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Who wrote on walls in ancient Pompeii, early modern Venice, and Cairo during the revolution of 2011? When is graffiti subversive and when is it an accepted urban practice? And how can we use these at times ephemeral traces of the past in our research?

Lucinda Dirven and Maartje van Gelder have edited a special issue of the Tijdschrift voor Geschiedenis on urban graffiti. ‘Tekens aan de wand’ explores the role and impact of graffiti in cities from ancient Dura-Europos to contemporary Cairo. The volume of essays is the result of the conference organised by the Amsterdam Centre for Urban History in January 2016. In addition to the introduction by Dirven and Van Gelder, ACUH researchers Emily Hemelrijk, Josephine van den Bent, Bram Vannieuwenhuyze, and Maartje van Gelder contributed essays, as did J.A. Baird (Birkbeck), Marianne Ritsema van Eck (Leiden), and Jobbe Wijnen. The essays examine what unites graffiti across time and space and how archeologists and historians use these traces to consider the ways in which cities were experienced in the (distant and recent) past.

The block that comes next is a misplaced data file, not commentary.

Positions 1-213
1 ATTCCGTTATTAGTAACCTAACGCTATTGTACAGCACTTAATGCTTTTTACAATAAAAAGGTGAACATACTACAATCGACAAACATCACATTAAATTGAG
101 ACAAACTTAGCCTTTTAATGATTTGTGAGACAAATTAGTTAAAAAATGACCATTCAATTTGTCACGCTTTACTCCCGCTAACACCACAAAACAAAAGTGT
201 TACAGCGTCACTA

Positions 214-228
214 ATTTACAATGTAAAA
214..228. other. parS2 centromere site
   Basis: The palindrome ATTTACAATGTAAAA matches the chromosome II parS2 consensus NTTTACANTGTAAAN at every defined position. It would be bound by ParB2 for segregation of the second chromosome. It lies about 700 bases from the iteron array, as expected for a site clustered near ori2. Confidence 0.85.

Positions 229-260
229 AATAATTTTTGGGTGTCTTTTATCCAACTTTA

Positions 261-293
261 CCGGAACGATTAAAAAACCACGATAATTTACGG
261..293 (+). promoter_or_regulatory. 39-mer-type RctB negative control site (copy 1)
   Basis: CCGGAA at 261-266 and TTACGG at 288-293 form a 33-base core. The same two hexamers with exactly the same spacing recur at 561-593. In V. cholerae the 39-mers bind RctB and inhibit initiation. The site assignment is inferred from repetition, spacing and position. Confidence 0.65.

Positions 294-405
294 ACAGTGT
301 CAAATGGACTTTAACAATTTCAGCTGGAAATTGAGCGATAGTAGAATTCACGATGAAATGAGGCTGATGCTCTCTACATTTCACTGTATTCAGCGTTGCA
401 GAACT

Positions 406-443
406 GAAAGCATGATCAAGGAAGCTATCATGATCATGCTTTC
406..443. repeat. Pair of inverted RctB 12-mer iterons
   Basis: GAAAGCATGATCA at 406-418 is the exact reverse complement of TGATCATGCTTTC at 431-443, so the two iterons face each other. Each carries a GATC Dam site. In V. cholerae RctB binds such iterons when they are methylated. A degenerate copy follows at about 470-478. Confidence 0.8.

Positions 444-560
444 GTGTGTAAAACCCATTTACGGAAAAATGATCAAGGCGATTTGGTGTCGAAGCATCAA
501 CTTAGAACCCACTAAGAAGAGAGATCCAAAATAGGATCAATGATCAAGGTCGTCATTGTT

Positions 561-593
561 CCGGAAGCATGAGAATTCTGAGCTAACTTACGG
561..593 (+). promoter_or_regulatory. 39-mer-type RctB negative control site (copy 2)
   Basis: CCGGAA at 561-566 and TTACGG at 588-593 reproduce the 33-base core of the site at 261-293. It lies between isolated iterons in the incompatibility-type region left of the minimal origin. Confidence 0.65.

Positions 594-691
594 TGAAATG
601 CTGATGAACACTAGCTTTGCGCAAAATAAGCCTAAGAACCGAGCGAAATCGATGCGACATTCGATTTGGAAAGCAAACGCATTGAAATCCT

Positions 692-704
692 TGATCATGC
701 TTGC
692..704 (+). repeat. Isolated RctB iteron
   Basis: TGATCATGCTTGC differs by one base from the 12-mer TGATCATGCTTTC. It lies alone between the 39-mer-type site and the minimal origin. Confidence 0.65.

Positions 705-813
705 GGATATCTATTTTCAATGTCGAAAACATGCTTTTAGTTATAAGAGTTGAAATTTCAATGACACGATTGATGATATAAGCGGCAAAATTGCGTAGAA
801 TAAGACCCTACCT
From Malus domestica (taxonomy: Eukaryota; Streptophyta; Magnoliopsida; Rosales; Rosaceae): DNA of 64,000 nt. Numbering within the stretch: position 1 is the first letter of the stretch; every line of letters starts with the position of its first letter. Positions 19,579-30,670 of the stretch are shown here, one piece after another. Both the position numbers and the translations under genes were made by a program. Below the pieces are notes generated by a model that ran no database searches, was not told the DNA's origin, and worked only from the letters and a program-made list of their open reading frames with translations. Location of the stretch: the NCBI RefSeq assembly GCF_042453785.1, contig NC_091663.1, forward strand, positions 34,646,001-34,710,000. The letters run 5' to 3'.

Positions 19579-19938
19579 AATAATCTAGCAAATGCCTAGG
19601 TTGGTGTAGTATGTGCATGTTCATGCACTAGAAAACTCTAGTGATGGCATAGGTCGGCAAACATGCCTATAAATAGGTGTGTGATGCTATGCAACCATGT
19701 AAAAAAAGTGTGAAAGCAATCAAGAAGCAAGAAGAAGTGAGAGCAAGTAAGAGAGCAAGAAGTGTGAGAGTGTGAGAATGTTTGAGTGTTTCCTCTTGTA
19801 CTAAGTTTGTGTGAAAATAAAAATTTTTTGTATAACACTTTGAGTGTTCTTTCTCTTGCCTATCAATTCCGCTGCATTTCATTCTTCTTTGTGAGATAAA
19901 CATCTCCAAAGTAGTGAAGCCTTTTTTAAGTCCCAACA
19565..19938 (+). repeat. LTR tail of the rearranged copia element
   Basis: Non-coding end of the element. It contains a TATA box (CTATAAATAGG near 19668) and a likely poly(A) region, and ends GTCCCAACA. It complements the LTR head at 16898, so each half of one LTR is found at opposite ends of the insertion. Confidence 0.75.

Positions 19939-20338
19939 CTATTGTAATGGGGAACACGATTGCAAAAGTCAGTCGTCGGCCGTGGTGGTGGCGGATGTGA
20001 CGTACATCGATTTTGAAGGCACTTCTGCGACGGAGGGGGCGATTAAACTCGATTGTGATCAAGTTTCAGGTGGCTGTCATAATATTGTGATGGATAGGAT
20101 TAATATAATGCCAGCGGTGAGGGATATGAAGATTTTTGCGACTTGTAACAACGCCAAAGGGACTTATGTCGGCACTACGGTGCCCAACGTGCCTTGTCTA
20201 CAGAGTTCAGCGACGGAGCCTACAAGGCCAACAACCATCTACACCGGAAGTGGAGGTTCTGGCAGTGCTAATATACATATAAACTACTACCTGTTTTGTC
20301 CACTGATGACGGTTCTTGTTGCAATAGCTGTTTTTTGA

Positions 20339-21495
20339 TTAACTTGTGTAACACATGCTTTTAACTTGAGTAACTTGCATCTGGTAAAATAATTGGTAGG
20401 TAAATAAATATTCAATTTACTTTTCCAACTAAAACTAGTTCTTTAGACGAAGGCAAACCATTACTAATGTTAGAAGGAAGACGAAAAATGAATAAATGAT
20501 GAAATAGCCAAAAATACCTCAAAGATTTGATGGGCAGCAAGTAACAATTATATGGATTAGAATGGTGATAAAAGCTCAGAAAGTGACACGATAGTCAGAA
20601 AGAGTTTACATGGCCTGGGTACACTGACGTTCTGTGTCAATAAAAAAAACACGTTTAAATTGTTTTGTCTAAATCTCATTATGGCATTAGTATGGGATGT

The table of contents can be found here: https://tijdschriftvoorgeschiedenis.org/2018/04/17/nummer-131-1-tekens-aan-de-wand/